In the south of Uzbekistan, where most white Eurasian storks (Ciconia ciconia) migrating from the Indian subcontinent breed, the contamination from TALCO is affecting many native birds such as duck, falcon and bustard, representing all native wildlife, as well costing the human population dear.
Among the Central Asian nations, few have quite as many concerns about conservation, health and other effects of pollution and the environmental legislation necessary to sustain both human and natural ecology as Uzbekistan The socio-economic needs in areas such as the province of Surxondarya come first, with areas such as nature reserves coming quite far down the list. More of the natural communities such as threatened bird populations are mentioned a Central Asian fauna and flora article here.
Nevertheless, the Ecological Movement of Uzbekistan, with a unique guarantee of 10% of parliamentary seats, set up an International Round Table Discussion on 27th March to involve worldwide experts in their problems and to try and find solutions. Pierre-Emmanuel Dupont of the University of Paris explained much of the relevant aspects of international law. Public participation is becoming a rather obvious accessory to NGO and national legal actions for restraining unwanted development and pollution. With the recent refusal of the World Bank to allow changes in the hydroelectric schemes known as CASA 1000, his comments were illuminating as to how further action could be possible to prevent this project becoming disastrous for the environment.
Vittorio Giorgio (Chairman of Union of the Historic Regions of Europe) was one speaker who showed the significance of advertising tragic incidents. As a lawyer, it was his photography of the TALCO aluminium pollutions from Tajikistan that produced a wider outcry about such drastic effects of public health in another country (Uzbekistan.) The deformations of children and the suffering of all ages from the hydrofluoric acid and other wastes of the aging ex-Soviet aluminium plant were the cause of several changes in trans-boundary laws. International cooperation is often difficult to achieve in such cases as this ongoing Surxondarya problem.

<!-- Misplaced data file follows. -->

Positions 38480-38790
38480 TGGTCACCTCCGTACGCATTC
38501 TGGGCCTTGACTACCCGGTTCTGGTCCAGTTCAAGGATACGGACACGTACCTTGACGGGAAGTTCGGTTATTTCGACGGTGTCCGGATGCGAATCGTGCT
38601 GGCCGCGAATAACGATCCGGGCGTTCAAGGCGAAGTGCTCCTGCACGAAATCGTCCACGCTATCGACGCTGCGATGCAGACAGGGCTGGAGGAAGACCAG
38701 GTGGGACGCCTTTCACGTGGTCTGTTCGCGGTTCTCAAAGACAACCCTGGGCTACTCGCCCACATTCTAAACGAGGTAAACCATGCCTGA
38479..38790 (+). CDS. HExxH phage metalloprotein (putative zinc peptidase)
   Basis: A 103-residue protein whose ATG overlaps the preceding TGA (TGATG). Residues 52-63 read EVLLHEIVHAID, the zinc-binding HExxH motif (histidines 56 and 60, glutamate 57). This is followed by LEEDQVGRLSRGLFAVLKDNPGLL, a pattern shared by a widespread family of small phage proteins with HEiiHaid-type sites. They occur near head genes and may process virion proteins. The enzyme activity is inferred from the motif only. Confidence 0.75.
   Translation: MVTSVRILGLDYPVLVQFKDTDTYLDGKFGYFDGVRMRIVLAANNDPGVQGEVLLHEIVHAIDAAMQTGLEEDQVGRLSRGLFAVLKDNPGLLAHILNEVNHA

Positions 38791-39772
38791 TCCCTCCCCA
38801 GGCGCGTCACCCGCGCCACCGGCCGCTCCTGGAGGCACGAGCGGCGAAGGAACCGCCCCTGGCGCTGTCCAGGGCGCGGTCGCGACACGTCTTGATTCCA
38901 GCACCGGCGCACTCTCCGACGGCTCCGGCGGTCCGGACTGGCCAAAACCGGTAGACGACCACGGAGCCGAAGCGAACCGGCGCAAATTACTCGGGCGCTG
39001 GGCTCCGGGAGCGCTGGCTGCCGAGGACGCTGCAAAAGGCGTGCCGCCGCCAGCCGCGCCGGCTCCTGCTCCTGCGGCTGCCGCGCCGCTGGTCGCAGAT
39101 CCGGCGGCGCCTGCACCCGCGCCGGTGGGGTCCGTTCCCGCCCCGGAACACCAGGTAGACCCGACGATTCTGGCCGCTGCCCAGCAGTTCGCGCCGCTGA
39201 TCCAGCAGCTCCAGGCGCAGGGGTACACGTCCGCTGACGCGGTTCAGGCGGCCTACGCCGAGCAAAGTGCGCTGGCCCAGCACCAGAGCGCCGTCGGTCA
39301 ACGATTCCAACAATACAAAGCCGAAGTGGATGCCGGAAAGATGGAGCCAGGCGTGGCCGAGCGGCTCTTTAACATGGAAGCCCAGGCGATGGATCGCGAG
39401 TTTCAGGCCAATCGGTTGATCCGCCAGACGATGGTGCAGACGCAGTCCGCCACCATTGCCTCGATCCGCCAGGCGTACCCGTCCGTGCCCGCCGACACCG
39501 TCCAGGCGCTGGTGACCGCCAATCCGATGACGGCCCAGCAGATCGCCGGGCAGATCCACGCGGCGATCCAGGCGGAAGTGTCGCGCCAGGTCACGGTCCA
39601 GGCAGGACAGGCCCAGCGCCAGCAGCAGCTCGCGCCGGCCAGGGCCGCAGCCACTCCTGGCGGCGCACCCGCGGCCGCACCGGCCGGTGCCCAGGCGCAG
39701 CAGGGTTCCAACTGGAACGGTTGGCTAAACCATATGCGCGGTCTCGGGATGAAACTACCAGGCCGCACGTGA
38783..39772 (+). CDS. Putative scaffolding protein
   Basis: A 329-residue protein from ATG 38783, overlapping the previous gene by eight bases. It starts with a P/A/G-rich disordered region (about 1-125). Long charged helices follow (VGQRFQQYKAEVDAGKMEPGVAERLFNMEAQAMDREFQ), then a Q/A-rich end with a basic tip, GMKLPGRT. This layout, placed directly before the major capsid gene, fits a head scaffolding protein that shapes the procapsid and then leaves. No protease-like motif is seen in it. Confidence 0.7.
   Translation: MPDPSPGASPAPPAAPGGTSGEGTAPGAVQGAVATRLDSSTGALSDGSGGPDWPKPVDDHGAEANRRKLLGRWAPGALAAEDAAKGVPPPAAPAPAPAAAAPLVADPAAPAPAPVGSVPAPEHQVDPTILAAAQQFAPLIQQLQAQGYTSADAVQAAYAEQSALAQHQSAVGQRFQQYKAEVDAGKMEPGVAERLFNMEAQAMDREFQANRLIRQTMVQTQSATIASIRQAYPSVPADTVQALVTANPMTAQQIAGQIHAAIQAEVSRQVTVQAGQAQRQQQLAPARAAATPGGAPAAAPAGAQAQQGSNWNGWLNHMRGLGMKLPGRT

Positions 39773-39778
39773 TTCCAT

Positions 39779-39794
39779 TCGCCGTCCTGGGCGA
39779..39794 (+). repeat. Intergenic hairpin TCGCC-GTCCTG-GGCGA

The 3rd international speaker was Michael Edelstein who has inspired us for many years with his campaigns on behalf of the New York State environmental organisation, Orange Environmental Inc., in Goshen. As a professor at Ramapo College NJ, he has first-hand experience of involving people in the fight to prevent unwanted and unthinking development. Basically a NIMBY (not-in-my-back-yard) approach has been encouraged, but the use of NGOs, state laws and constant pressures from all those involved can prevent the further influence of contaminated sites like TALCO. Such actions can improve water quality for Uzbek people and everywhere else, control urban sprawl where neighbours are heavily affected or illegally inconvenienced. The only problems are in getting the laws in place and then ensuring the authorities will act on them. Not an easy task!
With such heavyweights in the arena, several conclusions were made at the Round Table. The ECU (Ecological Movement of Uzbekistan) have moved to raise environmental awareness, and develop proposals within both national laws and international legal standards. A study of the modus operandi for public participation in law enforcement in the field of environmental protection sounds awfully complex. With the strikingly-cooperative participation of the speakers however, there does seem a strong possibility that not only these recommendations, but very many other actions will be seen as possible and practicable in the future.